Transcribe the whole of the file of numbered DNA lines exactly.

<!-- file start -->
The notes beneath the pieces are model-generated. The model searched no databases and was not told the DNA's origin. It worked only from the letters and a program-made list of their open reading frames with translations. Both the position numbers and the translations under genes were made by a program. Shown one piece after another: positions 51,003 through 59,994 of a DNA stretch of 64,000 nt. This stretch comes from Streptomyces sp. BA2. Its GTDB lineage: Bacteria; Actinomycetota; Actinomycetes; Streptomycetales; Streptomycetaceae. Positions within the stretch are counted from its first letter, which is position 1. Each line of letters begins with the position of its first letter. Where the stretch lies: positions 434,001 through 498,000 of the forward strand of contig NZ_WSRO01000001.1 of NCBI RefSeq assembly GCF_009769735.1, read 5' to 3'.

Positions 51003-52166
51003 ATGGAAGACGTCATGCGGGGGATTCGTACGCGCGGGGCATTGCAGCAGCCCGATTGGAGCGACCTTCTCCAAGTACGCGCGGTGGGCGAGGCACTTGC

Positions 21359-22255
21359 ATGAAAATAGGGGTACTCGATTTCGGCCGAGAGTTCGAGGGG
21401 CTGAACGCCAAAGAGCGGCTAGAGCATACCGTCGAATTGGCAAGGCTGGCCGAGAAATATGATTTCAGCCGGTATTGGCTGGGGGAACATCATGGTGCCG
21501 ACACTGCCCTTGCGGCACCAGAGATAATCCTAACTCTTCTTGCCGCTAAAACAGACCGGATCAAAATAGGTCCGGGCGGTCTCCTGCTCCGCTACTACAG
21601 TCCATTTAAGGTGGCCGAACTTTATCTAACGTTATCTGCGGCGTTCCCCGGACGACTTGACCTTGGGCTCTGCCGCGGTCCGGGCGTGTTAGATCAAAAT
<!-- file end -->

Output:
The notes beneath the pieces are model-generated. The model searched no databases and was not told the DNA's origin. It worked only from the letters and a program-made list of their open reading frames with translations. Both the position numbers and the translations under genes were made by a program. Shown one piece after another: positions 51,003 through 59,994 of a DNA stretch of 64,000 nt. This stretch comes from Streptomyces sp. BA2. Its GTDB lineage: Bacteria; Actinomycetota; Actinomycetes; Streptomycetales; Streptomycetaceae. Positions within the stretch are counted from its first letter, which is position 1. Each line of letters begins with the position of its first letter. Where the stretch lies: positions 434,001 through 498,000 of the forward strand of contig NZ_WSRO01000001.1 of NCBI RefSeq assembly GCF_009769735.1, read 5' to 3'.

Positions 51003-52166
51003 ATGGAAGACGTCATGCGGGGGATTCGTACGCGCGGGGCATTGCAGCAGCCCGATTGGAGCGACCTTCTCCAAGTACGCGCGGTGGGCGAGGCACTTGC

Positions 21359-22255
21359 ATGAAAATAGGGGTACTCGATTTCGGCCGAGAGTTCGAGGGG
21401 CTGAACGCCAAAGAGCGGCTAGAGCATACCGTCGAATTGGCAAGGCTGGCCGAGAAATATGATTTCAGCCGGTATTGGCTGGGGGAACATCATGGTGCCG
21501 ACACTGCCCTTGCGGCACCAGAGATAATCCTAACTCTTCTTGCCGCTAAAACAGACCGGATCAAAATAGGTCCGGGCGGTCTCCTGCTCCGCTACTACAG
21601 TCCATTTAAGGTGGCCGAACTTTATCTAACGTTATCTGCGGCGTTCCCCGGACGACTTGACCTTGGGCTCTGCCGCGGTCCGGGCGTGTTAGATCAAAAT